Sam and Bill decide to rob a house in Henderson. Sam knows that Bill is carrying a gun and that Bill would use it to kill anyone who tries to stop them. During the robbery the owner comes back to the house, and Bill shoots him dead. The police come and book Sam and Bill at the Henderson Detention Center for first-degree murder. Eventually, they're both sentenced to death.
Even though Sam didn't pull the trigger in the above example, he could be sentenced to death along with Bill because Sam knew that Bill would use deadly force on anyone who thwarted the robbery.
Mitigating circumstances in Nevada first-degree murder cases can be any information or testimony that makes the defendant seem less deserving of capital punishment. Typical examples are:
During the penalty phase of a first-degree murder case, friends and family typically write the court letters attesting to the defendant's goodness and requesting leniency. Boulder City criminal defense attorney Mike Castillo gives an illustration:
John has been convicted of first-degree murder in Nevada. His previous robbery conviction counts as an aggravating circumstance. But he has several friends write the court to say that John was brought up in a house of thieves and that he was taught from a young age to steal. John's defense attorney also points out that John is only eighteen and didn't know any better. The jury is swayed by the letters and ultimately decides to sentence John to prison instead of capital punishment.
Even though John in the above example was "death eligible" because of his previous robbery conviction, the jury determined that John's youth and tough childhood outweighed his criminal history. Therefore, the jury imposed prison.
Yes, capital murder cases may be appealed to the Nevada Supreme Court. If the Nevada Supreme Court can't conclude beyond a reasonable doubt that the jury would still have imposed death despite a false aggravating circumstance, the Court is obligated to vacate the death sentence and order a new sentencing hearing.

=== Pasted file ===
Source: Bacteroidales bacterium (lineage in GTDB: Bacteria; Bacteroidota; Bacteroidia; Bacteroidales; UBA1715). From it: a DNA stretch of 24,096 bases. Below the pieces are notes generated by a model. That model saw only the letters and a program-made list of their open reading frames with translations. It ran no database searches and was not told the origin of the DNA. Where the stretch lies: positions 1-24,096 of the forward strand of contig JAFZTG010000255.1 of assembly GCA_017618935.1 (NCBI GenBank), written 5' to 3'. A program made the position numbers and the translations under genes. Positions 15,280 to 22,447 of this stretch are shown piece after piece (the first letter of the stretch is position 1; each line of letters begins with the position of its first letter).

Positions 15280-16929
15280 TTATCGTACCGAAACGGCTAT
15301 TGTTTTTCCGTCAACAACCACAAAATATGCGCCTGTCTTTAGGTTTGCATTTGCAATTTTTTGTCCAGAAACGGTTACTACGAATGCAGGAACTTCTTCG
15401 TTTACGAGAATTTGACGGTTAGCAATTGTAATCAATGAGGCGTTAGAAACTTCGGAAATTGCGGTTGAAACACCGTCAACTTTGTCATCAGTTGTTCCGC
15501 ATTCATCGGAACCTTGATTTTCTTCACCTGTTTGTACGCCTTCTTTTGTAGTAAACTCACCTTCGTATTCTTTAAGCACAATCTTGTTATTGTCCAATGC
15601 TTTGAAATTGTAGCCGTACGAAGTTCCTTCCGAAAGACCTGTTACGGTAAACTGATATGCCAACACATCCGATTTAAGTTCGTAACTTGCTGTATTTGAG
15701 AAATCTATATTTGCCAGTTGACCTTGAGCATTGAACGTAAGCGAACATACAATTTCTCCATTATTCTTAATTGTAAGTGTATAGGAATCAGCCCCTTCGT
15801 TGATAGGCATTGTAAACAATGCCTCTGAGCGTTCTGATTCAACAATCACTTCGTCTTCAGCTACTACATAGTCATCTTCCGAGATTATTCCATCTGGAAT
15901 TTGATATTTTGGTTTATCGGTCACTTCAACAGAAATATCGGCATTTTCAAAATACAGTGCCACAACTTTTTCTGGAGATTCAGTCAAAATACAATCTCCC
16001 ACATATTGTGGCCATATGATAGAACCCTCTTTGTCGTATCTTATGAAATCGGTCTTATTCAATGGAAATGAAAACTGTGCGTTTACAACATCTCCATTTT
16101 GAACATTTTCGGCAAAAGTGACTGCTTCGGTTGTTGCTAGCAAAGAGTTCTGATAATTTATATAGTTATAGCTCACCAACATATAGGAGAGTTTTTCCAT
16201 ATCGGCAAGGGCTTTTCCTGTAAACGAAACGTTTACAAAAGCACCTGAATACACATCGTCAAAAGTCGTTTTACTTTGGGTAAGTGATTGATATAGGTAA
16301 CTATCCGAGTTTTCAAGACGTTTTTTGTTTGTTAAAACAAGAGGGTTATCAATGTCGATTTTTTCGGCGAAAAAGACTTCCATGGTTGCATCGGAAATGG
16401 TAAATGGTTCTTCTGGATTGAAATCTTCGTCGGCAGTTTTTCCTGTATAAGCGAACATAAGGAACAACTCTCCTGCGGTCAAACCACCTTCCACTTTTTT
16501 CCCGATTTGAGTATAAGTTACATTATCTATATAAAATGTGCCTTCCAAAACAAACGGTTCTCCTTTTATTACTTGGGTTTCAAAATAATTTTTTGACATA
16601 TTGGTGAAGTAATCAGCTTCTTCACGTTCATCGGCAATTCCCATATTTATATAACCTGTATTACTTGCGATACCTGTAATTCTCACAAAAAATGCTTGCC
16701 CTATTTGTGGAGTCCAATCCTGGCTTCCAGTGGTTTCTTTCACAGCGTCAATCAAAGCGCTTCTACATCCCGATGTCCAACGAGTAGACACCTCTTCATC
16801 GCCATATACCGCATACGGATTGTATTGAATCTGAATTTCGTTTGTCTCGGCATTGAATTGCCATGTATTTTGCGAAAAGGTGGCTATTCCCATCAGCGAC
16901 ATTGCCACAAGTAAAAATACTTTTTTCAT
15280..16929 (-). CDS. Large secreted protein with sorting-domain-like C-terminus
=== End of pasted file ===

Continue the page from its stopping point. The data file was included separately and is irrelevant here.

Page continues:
Never. Even if the jury unanimously agrees that there are aggravating circumstances which outweigh the mitigating circumstances, the jury still has the discretion not to impose death. The jury is never obligated to order the death penalty.
If you're facing "capital murder" charges, call our Las Vegas criminal defense attorneys at 702-DEFENSE (333-3673) for a free consultation. We'll do everything we can to resolve the case as favorably as possible.
We represent client throughout Nevada, including Las Vegas, Henderson, Washoe County, Reno, Carson City, Laughlin, Mesquite, Bunkerville, Moapa, Elko, Pahrump, Searchlight and Tonopah.
For more read our articles on Las Vegas criminal defense attorneys, Boulder City criminal defense attorneys, North Las Vegas criminal defense attorneys, Henderson Detention Center, Nevada hate crime laws, Nevada crime of sexual assault, Nevada crime of robbery, Nevada crime of first-degree kidnapping, Nevada crime of invasion of the home, Nevada crime of first-degree arson, category A felony in Nevada, sentencing hearing in Nevada, death penalty in Nevada, Nevada crime of murder, and Nevada crime of felony murder. For information on California Penal Code 190.2 PC | Special Circumstances Murder, go to our article on California Penal Code 190.2 PC | Special Circumstances Murder.
If you or a loved one faces misdemeanor or felony charges, contact our Las Vegas NV criminal defense attorneys at (702) DEFENSE. We'd be glad to meet with you for a free consultation. We practice throughout Nevada, including Las Vegas, Henderson, Reno, Carson City, Boulder City, Mesquite and Laughlin.